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Kenton Public Defenders Honored with State Award

Susie Bookser, a lawyer with the Public Defenders office on Scott Boulevard in Covington, was honored with the prestigious annual In re Gault Award from the Department of Public Advocacy, on June 18, 2013.
 
In notifying her of the award, Ed Monahan, the Public Advocate, said, “ You are being honored for your skill and advocacy in the courtroom, for making the Kentucky criminal 
justice system fair and humane for Kentucky’s youth and children, and for reminding us that neither the Fourteenth Amendment nor the Bill of Rights are for adults alone.”
 
A significant portion Ms. Bookser’s award-winning work has been focused on encouraging Kenton Family Court Judges to find alternatives to incarceration for children who are truant or runaways and to help Kenton County lose the dubious first place standing it held in recent years as the County that locked up more of these children than any other county in the Commonwealth, by a large margin. Ms. Bookser represented these children in court and collaborated with an engaged team of social workers, school staff, Kenton County Attorney staff, the Children’s Law Center and the Family Court Judges Mehling and Bushelman.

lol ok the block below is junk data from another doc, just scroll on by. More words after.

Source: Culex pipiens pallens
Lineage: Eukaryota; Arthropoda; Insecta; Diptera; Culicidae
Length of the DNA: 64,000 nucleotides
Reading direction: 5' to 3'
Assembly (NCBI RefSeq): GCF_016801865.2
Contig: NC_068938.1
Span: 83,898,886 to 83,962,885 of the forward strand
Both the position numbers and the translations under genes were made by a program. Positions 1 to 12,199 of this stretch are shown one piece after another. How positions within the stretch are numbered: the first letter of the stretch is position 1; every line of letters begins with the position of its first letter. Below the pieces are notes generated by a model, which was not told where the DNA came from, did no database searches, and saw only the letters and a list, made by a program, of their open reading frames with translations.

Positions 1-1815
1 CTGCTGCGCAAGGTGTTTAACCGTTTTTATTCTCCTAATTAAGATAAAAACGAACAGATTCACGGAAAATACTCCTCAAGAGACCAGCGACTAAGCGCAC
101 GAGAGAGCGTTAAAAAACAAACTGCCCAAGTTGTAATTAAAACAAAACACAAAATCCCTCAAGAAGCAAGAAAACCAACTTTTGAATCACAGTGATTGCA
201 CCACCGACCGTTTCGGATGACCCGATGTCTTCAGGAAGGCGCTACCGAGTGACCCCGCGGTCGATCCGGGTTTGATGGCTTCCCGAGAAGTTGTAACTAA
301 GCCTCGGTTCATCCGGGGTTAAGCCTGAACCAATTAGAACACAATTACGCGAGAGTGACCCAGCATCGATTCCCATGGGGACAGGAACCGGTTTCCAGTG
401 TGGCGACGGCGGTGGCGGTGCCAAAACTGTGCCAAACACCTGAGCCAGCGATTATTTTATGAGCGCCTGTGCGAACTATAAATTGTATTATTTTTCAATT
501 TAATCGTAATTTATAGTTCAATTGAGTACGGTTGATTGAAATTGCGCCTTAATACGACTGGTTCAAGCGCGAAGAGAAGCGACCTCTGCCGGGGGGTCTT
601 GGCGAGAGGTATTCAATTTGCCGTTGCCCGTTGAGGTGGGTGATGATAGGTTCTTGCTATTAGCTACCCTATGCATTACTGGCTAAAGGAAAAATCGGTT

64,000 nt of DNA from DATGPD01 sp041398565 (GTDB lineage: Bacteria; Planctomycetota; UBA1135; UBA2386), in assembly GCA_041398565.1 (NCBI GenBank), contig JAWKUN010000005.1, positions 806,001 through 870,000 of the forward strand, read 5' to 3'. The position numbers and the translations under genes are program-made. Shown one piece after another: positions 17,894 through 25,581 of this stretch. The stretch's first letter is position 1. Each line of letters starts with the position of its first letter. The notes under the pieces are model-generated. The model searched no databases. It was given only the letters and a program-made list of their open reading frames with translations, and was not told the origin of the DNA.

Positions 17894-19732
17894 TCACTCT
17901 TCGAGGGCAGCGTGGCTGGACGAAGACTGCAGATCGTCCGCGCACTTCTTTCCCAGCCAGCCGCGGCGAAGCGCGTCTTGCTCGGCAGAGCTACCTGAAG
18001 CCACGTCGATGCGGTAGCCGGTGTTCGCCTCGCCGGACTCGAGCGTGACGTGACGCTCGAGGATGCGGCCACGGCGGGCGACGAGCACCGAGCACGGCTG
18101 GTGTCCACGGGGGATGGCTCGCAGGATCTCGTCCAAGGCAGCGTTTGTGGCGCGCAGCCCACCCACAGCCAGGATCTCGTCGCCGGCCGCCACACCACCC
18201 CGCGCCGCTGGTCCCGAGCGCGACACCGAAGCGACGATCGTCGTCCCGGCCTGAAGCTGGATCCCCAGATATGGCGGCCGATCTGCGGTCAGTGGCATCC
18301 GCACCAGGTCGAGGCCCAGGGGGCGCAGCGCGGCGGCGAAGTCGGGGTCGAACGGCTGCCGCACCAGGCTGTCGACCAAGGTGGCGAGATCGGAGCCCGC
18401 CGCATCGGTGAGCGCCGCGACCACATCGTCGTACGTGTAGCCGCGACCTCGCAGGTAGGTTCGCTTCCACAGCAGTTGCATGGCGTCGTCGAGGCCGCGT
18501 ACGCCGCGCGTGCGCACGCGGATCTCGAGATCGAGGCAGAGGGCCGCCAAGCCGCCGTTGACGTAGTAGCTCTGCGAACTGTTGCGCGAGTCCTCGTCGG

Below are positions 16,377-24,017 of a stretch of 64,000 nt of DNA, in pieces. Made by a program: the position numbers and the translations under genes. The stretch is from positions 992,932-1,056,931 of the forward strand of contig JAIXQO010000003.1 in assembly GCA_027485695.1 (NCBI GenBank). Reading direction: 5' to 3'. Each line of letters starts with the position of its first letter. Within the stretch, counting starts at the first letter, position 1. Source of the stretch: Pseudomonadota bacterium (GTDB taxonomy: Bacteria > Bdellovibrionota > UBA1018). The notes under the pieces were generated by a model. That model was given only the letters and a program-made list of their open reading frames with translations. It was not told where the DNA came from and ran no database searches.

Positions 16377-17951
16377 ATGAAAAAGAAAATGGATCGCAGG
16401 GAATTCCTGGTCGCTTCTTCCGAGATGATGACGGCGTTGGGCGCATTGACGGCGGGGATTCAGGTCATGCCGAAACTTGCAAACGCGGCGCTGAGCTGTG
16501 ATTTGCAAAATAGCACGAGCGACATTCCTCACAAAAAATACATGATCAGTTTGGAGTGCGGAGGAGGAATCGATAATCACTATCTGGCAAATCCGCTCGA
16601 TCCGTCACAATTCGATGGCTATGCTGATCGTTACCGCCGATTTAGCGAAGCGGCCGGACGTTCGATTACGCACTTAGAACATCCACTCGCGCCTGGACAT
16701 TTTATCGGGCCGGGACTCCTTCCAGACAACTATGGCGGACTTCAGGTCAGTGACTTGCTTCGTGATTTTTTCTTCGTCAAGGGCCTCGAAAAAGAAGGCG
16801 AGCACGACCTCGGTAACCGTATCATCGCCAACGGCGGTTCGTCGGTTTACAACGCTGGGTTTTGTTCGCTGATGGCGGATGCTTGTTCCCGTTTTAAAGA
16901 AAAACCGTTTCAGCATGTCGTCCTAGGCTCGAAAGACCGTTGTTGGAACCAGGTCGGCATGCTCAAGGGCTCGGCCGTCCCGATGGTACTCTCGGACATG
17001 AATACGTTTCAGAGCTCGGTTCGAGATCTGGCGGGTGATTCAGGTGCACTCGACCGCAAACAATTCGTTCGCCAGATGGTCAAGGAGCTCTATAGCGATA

Working together, Kenton County is developing more effective and compassionate methods to keep our children succeeding in school and living responsibly in safe homes. 
 
Ms. Bookser joined the Public Defenders in 2006 at age 55, after a full first career dedicated to children and adults with disabilities. She has been employed in schools, residentialagencies and training facilities providing direct care to people, as well as acting as an advocate and educator. She has worked throughout Ohio, Colorado and Canada. She graduated fromNorthern Kentucky University, Chase College of Law.
 
Ms. Bookser has made Kentucky her home since 1985.
 
Background: In re Gault, a unanimous 1967 US Supreme Court decision, determined for the first time that children in court for delinquency and facing incarceration are entitled to certain procedural safeguards under the Due Process Clause of the Fourteenth Amendment. Ray Gault, age 15, was sentenced to and was serving a 6-year term of incarceration in a juvenile detention center for making an obscene phone call, a charge that an adult, if convicted, would have received a $50.00 fine and two months in a jail as a maximum sentence. Worse, Gault’s accuser never appeared in court to testify, it is not clear that Gault made any admissions of guilt, and no record of any of the hearings was made.
 
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